Farewell to an era
Certain times make it readily apparent that a local era is coming to an end. Four notable deaths in the brief time period between March 22 and March 28 remind us that we are losing the people who are our final connection to a special time in Hammonton that began in the 1930s and lasted until the present day.
These four people were part of the fabric of Hammonton for nearly a century, and their time here was well spent, with each person contributing to the town in a manner that left an indelible mark.
Mayor Ralph Morano died at age 86 on March 22. In addition to serving as a longtime councilman and as a one-term mayor from 1996 to 1997, Morano was involved in local athletics, particularly football, and civic life (including 42 years as a Hammonton Lion). He was a devoted family man and served as the Executive Vice President of James Morano and Sons Paper and Cleaning Supplies, the family business.
Carmen “Whispers” Inferrera died at age 90 on March 22. He was a longtime employee of Hammonton Park Clothes, founded by William B. Kessler. He worked as a sleeve setter on men’s suit jackets—most notably on a suit jacket for 36th President of the United States Lyndon B. Johnson. He later worked for William Crescenzo Inc. Inferrera was the oldest-living member of the Sons of Italy Giuseppe Garibaldi Lodge #1658, a member since June 1, 1952. A devoted husband, father and grandfather, he served in the Korean War as a member of the United States Marine Corps.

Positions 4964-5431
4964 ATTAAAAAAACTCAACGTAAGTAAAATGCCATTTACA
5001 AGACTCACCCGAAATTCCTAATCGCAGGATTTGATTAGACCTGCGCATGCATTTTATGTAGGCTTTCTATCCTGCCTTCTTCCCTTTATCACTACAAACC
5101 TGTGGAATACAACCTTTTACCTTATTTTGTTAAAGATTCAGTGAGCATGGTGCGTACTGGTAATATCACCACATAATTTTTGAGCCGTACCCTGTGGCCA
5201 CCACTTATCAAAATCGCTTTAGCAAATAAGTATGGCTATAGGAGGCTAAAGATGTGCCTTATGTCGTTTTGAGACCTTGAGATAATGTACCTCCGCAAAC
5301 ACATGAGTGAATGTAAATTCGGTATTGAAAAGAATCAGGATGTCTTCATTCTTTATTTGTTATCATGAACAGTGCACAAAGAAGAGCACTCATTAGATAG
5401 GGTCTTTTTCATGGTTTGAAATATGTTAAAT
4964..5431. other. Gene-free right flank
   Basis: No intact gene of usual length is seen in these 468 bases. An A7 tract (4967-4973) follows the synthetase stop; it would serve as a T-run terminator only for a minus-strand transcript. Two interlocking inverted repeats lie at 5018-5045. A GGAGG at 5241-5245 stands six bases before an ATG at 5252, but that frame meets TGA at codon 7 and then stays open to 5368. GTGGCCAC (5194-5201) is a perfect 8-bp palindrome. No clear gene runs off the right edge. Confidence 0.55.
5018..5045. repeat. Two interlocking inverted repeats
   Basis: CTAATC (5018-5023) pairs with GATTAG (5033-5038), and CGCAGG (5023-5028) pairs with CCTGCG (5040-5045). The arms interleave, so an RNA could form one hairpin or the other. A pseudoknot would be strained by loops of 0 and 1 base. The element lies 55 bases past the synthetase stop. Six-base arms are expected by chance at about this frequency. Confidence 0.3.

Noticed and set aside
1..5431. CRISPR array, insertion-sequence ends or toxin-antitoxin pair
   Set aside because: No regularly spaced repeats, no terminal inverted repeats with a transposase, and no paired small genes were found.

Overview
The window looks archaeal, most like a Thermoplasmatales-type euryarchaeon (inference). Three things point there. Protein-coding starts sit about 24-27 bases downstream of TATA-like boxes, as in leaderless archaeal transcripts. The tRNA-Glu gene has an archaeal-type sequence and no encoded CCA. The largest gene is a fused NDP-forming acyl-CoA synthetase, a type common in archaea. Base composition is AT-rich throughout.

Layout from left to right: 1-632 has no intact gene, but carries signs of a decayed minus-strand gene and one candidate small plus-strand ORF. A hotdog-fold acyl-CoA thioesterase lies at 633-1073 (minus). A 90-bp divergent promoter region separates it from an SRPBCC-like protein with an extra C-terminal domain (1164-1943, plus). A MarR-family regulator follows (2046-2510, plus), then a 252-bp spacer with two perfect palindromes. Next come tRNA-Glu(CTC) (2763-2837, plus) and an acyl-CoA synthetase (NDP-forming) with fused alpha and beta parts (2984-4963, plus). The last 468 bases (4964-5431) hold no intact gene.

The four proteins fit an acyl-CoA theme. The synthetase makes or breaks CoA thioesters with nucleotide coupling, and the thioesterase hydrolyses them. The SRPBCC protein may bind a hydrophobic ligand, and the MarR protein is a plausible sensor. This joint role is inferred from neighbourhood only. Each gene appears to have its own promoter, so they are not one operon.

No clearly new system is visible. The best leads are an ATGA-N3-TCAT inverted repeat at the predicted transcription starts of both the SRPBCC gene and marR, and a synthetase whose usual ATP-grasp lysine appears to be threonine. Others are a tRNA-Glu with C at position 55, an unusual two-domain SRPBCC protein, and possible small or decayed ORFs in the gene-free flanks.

Anne Bruno died at the age of 96 on March 23. A businesswoman who was active in the Greater Hammonton Chamber of Commerce, Bruno was also a mother. Her professionalism and dedication to Hammonton and its business community was nearly unrivaled in her roles with title companies and her promotion of local businesses through the Chamber.
Frank Scola died at the age of 80 on March 28. Scola owned his own car and truck repair service and was a family man who dedicated himself to his Catholic faith, both through decades of commitment to St. Joseph High School and through his longtime association and leadership of the Knights of Columbus Pallotti Council #3471 and the St. Vincent Pallotti Council #680 (Fourth Degree).
The obvious thread that connects these four people is their longtime residency in Hammonton—and what they did with the time they lived here. They raised families, were deeply involved with the community in important ways, and even after their deaths, they remain examples for the rest of us who live in Hammonton. It is, in a sense, a farewell not only to them, but their era. Now it is our turn.
They did their part. So should we.